3. My workplace has no bike parking- I have to fight for “primo” covered parking with cars. A bike rack is under consideration by mgt- what is the “best” type of rack?

    • Make sure it’s not a “prison cell” or “wheelbender” rack with a continuous top bar and a lot of little intermediate vertical rods.
      They make “wave” racks which are OK, and “staple” racks which are even better. Basically you want racks which aren’t connected across the top, and which allow two points of locking (front and rear wheels).

  4. We have a bike room at work in the garage. In order to gain access via your access card, you sign an agreement that the room is for daily parking and not storage. Yet people keep storing bikes and locks there. I find it really aggravating as a daily commuter that takes everything with me at the end of the day. I can see leaving your bike overnight occasionally due to fail weather or unexpected happy hours. 10+ months is completely unreasonable.

  5. I’m completely spoiled, and park my bike just outside my cubicle in a corner. My boss is supportive, although occasionally bldg management give me the stink-eye. It would be much harder to ride in every day if I didn’t have such a nice parking arrangement. I would probably find a nearby garage and park it there so it could be covered. Of course then I’d have to negotiate just the kind of politics which you mention.

    • That is awesome that your boss supports your commuting and parking your bike near your office. Not having to worry about locking up your bike and where is a nice benefit.

  6. I’m pretty lucky for my commute. I do either office parking or a nearby garage. The garage does have the wheel-bender racks but I’ve only seen two other bikes in there ever, neither claiming the coveted end spot. Now my apartment building’s bike room is another story with plenty of passive aggressive behavior going on down there. But that’s for another day…

  7. We have ample inverted-u racks around the perimeters of the buildings. I do notice the same bikes parked, and I can’t tell whether they’ve been there overnight or whether the owners like to park in the same spots. I like to mix it up. I get in fairly early, so I rarely have to worry about finding a space.
    I do have the option to park in the garage, but I have to register my bike with my workplace, and I believe they charge a fee. My bike is not precious enough to warrant this, so I’m fine with parking outside for free.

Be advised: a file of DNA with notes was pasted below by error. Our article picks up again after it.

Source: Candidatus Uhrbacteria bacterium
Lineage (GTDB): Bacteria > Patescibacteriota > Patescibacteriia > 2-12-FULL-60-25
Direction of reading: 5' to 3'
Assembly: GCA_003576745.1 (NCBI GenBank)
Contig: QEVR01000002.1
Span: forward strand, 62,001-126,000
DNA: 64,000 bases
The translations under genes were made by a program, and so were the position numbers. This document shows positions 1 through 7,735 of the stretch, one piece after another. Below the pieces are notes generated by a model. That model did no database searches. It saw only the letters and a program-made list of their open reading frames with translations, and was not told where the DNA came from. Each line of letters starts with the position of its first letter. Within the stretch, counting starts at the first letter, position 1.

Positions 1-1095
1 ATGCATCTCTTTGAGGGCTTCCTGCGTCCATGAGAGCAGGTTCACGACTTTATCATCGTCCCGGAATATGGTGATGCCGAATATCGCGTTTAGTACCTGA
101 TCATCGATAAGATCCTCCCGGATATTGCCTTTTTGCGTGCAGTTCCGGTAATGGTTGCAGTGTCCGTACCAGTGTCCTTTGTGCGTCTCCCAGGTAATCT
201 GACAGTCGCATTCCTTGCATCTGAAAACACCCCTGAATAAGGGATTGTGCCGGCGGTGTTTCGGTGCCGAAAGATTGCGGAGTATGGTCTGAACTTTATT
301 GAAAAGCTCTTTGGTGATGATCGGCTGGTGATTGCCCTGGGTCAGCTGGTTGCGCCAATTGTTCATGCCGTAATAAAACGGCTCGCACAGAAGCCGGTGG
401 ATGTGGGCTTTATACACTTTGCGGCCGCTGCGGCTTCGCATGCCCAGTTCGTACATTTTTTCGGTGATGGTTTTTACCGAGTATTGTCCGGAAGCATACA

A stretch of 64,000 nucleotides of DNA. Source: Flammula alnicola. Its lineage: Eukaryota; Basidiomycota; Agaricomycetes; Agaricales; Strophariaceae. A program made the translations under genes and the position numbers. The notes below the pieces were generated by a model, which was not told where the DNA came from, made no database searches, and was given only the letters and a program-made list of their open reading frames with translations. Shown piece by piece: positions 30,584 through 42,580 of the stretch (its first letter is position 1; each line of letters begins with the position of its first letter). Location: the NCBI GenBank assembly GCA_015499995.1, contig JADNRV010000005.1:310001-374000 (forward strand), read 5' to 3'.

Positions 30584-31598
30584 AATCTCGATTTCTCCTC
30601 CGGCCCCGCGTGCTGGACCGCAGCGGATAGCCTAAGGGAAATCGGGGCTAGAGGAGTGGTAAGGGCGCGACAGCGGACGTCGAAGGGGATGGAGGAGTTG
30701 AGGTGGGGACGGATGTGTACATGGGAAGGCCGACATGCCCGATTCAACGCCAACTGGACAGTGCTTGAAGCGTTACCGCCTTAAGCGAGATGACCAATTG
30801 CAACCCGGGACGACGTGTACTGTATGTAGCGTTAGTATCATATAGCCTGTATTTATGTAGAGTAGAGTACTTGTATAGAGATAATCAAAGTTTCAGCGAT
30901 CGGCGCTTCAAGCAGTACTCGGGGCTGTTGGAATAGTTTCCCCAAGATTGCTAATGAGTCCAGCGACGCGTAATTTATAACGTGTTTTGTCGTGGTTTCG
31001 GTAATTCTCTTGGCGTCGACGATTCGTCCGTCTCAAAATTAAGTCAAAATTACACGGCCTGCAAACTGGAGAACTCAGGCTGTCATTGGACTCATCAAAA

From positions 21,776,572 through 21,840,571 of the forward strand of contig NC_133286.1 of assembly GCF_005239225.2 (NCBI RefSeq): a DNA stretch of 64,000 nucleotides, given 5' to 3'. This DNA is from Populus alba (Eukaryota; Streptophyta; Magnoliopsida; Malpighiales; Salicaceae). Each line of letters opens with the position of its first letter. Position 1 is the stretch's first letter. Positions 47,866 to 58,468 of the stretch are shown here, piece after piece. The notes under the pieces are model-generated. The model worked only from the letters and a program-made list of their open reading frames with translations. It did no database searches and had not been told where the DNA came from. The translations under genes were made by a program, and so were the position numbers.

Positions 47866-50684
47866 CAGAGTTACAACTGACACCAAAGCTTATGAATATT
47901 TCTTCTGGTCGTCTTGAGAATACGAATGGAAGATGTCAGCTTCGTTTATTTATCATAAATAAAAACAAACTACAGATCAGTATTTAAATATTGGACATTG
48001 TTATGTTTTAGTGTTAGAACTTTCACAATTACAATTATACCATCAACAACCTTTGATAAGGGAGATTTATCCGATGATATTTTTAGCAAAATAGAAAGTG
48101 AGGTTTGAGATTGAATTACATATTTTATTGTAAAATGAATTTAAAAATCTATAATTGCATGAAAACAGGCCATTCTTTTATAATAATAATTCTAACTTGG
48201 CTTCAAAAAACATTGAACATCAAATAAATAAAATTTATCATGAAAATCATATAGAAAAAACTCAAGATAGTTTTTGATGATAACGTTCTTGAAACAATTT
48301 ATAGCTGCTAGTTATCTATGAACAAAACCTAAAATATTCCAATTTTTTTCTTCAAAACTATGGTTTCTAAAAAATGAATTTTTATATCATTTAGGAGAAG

• That is interesting that they charge a fee. I’m not that familiar with places charging for bike parking. I’ve always had this mentality that we should not have to pay to park. Maybe that’s misplaced?

  8. My current bike parking situation is the worst of all three places I have worked at. Sort-of covered staple racks that are too close together and always full. Best was at my desk; next best was first-come first- served fully enclosed lockers. Locks left on overnight were cut off. That job had a shower room with lockers by the door. You would think the extremely massive components manufacturer I am contracting at would do something better.

    • Oh no, that is terrible. It makes me crazy when the parking is inadequate and when people install racks in such a way that they are difficult to use and/or impossible to use fully. People think a LOT about car parking. I hope we get to a place where we plan better for bike parking.

  9. There are some spots at the rack at my office which are better than others because they are in plain view of the security desk, while others are blocked. Occasionally the rack gets very full, but usually has lots of empty spaces earlier in the morning. And the best facilities I’ve ever used are the bike lockers in downtown Phoenix near the central transit hub. If I ever build an office complex for my own company, it will be furnished with plenty of bike lockers for bicycle commuters.

  10. I’m really lucky: Although bikes are not permitted in my building, we have a set of individual bike lockers just outside, and I rent one for $75/year. Bike theft is a big problem in Eugene OR. The locker not only keeps my bike dry, but lets me bring an expensive bike if I want to ride recreationally after work, and without worrying about various detachable components. Those who don’t have lockers have staple-style racks, some covered and some not.

    • As I said in the previous comment, I don’t know much about lockers. I’m curious as to how these lockers are more secure? Are they near impossible to break into, or?